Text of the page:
Permanently installed Space Division Construction
3 x 5,20 x 12,80 m
Magasin III Production

I remember vividly the first time I saw the work of James Turrell. It was during the 1980s, and I walked into Leo Castelli’s gallery at 142 Greene Street in SoHo to look at James Rosenquist’s enormous painting F-111 (1965), now in the collection of MoMA. It’s a massive work. While I was looking at this painting, I noticed a green light at the end of the huge space. I walked over to what I thought was a monochromatic painting pasted to the wall. It was mesmerizing, and I felt an overwhelming urge to touch its surface. Of course, my hand went right through it. It was one of Jim’s Space Divisions. He has an uncanny ability to shape space and light into form.

That’s when I became really interested in Jim’s work and started to read about it. Then it took a few years before I got in touch with him and we spoke about the idea of making an exhibition at Magasin III (James Turrell, October 23, 1994 – April 2, 1995). Through letters and faxes, we eventually settled on a selection for the show that included work from as early as 1966 (the Projection piece Afrum Proto) and as recently as 1992 (Dawning). In honor of the first work of Jim’s that I encountered, I knew I wanted to include a Space Division work in the show. That work, Dawning, ended up being acquired by Magasin III during the course of the exhibition and is the only permanently installed work.

Jim was here for about two weeks for the installation and opening in October 1994. At one point during the installation, as Dawning was nearing completion, I was standing with Jim and his assistant Michael Bond to survey the work. Jim said, ”Hmm, I see a hot spot,” and asked Michael to climb over the wall into the light space. You had to have white socks on to go back there, so Michael put on his socks, climbed in, approached the wall, and then said to Jim, ”You’re right.” There was a miniscule piece of hair in the paint on the wall. Jim had the keenest eye, and he had seen that the light broke over it. Because of this one hair, we had to sand, skim, and repaint the entire back wall.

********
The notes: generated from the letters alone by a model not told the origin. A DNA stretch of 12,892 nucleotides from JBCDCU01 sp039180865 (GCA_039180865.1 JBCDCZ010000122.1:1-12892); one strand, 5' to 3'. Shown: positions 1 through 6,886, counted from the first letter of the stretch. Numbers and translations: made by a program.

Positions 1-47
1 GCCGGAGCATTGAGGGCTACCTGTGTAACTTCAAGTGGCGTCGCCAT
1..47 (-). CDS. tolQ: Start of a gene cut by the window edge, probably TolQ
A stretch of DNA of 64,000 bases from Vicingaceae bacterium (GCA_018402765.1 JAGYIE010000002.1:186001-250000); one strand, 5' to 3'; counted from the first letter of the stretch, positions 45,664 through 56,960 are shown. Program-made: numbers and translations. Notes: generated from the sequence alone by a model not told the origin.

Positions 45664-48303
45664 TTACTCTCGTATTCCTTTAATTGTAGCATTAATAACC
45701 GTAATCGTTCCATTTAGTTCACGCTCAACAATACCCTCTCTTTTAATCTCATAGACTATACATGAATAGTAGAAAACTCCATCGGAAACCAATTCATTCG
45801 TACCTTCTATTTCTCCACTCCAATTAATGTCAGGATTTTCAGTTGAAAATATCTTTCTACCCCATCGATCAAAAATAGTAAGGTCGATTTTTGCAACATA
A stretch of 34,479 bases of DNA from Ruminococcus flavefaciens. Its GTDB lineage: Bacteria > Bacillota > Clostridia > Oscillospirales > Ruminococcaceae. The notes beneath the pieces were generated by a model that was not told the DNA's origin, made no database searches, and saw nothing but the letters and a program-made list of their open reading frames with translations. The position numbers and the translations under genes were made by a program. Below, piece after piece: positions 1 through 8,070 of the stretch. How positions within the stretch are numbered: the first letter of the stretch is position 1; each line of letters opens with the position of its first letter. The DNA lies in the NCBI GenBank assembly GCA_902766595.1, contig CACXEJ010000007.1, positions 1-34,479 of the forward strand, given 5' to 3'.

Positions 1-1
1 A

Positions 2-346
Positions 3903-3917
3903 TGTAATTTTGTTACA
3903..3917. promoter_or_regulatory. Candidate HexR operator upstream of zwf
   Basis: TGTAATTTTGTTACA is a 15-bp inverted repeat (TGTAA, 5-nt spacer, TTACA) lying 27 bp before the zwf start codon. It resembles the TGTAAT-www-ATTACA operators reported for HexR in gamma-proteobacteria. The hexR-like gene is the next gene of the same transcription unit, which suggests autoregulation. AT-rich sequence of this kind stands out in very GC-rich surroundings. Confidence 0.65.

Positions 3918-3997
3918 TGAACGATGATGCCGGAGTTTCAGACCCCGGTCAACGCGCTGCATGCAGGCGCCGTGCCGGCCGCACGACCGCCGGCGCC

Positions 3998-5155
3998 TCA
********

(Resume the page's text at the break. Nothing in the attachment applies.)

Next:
Because you had to apply such a thin layer of paint, the painters had to learn how to paint in a totally new way. Our main painter—Per Olsson, or Pelle—memorialized himself by painting his name inside the dividing wall! You can see it in the installation photos. His name is still there, concealed inside the wall, twenty years later.

The lighting level and balance in the work is extremely sensitive. There are four spot-type lights in the viewing space, and then there are tube lights inside the light space. Everything is dimmed through specially-imported Swiss dimmers—the only model that didn’t make the lights flicker. One day, Jim and Michael decided to have a bit of fun at my expense. They readjusted all the lighting levels so that when I entered the room it looked like Dawning was kind of bent, like it had become concave. I thought that some carpenter had gone in and changed the whole shape of it, so I went ballistic and started yelling… and they started to laugh hysterically.

David Neuman, July 2014